As the saying goes “on the internet nobody knows you’re a dog.” However whether you’re a dog, cat, mouse or human surfing the web the following frustrations will apply – alongside not having opposable thumbs for some of you.

Recently I have had the pleasure of exploring the websites of a diverse range of the UK’s museums. From the weird to the wonderful there is a wealth of sites detailing museums large and small across the land. As part of my research project the plan was make contact with these institutions and encourage them to participate in the study. What came between me and my mission… contact forms.

Now I appreciate the benefits for web forms especially for avoiding the dreaded spam. As well as the limited resources many of these organisation’s have for building and maintaining their websites – resources that get ever tighter with the cuts. Yet here’s what I encountered and my thoughts, some of which might prove useful if you are looking to improve your website and enquiry handling.

1) I’d love to hear more from you but… – E-mail, many of us are overloaded by it but there is nothing I enjoy more than a well put together e-newsletter straight to my inbox. Yet what I don’t like is having no choice in whether to sign up to a newsletter when contacting an organisation. Worst still not being informed of exactly what I am signing up to makes me want to steer clear.

2) I have so much to tell you… – Yes those pesky spammers can cause trouble with your contact forms as well but try not to take that out on me. Blocking the submission of some content via web forms (URLs for example) might be necessary for you but at least inform me of the ‘rules of engagement’ – and better still signpost me to another route by which to make contact with you.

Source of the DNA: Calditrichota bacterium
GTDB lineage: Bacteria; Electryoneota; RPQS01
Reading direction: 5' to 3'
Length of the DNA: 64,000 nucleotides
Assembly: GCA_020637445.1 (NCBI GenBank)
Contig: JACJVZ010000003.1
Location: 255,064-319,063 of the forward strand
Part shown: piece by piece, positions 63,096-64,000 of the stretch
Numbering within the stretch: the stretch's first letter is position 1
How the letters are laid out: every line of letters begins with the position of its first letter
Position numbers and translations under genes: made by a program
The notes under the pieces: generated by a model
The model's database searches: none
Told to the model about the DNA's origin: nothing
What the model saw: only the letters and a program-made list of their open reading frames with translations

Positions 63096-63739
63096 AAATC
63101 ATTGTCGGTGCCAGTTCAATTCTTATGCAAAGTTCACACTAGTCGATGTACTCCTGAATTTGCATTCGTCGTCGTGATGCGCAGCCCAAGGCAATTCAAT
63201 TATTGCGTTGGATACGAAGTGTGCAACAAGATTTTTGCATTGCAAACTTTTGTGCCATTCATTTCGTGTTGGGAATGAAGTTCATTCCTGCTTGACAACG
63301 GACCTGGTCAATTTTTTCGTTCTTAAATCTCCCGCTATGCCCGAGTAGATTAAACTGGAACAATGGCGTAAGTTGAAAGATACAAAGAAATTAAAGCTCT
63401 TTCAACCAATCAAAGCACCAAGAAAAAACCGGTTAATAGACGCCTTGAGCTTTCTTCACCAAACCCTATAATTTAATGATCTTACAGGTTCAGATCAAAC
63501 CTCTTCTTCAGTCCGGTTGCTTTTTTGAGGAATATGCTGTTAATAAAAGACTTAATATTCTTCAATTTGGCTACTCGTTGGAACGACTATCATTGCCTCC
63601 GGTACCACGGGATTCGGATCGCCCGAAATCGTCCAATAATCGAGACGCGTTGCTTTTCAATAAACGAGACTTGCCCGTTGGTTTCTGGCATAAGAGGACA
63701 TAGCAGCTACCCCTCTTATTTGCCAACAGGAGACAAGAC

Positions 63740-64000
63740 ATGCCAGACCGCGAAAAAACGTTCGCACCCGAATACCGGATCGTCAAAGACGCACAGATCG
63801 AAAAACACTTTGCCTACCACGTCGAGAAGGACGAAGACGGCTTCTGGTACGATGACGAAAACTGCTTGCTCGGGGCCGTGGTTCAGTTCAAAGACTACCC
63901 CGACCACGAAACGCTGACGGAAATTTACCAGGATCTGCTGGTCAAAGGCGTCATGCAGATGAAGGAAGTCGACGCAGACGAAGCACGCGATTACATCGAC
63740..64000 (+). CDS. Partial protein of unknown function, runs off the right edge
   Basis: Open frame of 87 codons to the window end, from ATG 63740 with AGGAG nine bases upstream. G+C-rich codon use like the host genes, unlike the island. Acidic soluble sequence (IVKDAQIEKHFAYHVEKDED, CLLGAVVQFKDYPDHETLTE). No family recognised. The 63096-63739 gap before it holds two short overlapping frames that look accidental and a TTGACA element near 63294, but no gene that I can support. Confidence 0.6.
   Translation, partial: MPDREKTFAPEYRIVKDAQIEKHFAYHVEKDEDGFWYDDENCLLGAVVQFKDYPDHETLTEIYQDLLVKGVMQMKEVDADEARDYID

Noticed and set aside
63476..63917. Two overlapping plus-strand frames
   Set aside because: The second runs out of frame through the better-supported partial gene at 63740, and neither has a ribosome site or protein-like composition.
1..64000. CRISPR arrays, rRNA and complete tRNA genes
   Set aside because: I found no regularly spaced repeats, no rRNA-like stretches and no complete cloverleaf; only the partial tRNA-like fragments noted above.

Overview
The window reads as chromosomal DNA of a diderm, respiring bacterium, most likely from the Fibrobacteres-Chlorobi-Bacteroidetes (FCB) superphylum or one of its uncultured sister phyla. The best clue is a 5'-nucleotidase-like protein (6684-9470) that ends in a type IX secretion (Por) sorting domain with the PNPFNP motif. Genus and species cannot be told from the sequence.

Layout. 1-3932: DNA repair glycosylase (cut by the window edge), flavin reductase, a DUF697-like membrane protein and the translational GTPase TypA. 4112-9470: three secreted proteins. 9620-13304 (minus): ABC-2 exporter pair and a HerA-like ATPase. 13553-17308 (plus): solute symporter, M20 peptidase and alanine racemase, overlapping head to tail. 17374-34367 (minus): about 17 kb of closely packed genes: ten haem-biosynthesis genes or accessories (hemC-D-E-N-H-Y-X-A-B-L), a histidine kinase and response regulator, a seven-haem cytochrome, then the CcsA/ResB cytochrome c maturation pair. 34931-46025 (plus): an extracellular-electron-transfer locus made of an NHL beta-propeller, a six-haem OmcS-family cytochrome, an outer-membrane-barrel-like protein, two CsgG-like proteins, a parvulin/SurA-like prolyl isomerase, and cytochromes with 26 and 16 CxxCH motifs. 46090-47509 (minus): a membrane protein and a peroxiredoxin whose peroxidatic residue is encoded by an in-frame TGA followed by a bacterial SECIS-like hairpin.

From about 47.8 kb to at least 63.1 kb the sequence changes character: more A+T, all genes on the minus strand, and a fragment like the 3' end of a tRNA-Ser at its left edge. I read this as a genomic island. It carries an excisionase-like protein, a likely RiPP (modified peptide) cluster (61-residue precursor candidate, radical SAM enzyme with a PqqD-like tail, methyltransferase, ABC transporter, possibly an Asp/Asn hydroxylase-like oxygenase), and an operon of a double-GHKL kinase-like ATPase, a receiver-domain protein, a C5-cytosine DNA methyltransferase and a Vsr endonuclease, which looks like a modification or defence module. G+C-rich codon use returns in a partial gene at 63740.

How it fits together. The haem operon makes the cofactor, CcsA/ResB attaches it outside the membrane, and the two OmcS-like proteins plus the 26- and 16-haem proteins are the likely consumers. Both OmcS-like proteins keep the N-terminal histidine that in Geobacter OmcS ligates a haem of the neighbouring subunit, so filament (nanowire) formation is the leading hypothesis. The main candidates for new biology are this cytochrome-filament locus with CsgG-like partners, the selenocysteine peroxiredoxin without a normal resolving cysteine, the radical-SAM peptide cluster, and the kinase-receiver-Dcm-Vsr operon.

3) We’re not all the same… – E-mail addresses come in many different shapes. Little did I know to trouble I would encounter submitting my contact address with the ac.uk suffix. Again some instructions on what is acceptable contact information would be helpful.

4) You know where I live… – Let me engage on my terms. Please don’t insist on taking my telephone number and/or postal address.

5) I am not a robot, promise… – Auto Captcha… yeah! Not being able to read them… less fun.

6) Computer says no… – Contact forms that simply don’t work and generate error pages – could you be losing potential visitors?

7) Hello..? – So I’ve submitted my question, comment, feedback… what next? Nothing… did you get the message? Don’t forget to ‘reward’ those that contact you via your web form by telling them you’ve received their message, rather leaving them to wait and wonder. And on that point…

8) Sorry you’ve lost me – … make your thank you page useful. Provide some links to other areas of your site that might be of interest / relevance or where you are looking to drive traffic. This gives you the chance to capitalise on someone that is already engaging in dialogue with you, so give them a little push in the right direction.

9) I’m sure you’re lovely… – Confirmation e-mails are helpful and like thank you pages help users by letting them know you have received their message. Yet don’t forget to ensure they are accurate and up-to-date else it could be a tad baffling to the recipient.

10) Thanks… – Within confirmation e-mails letting people know how and when their enquiry will be handled is important. As well as thanking them for getting in touch – you value their correspondence. Yet also as per point 8 make the most of thank you e-mails to direct people back to your site. Could it be an opportunity to highlight some of your latest events or encourage newsletter sign ups.

Image c/o andy_carter licensed under Creative Commons.

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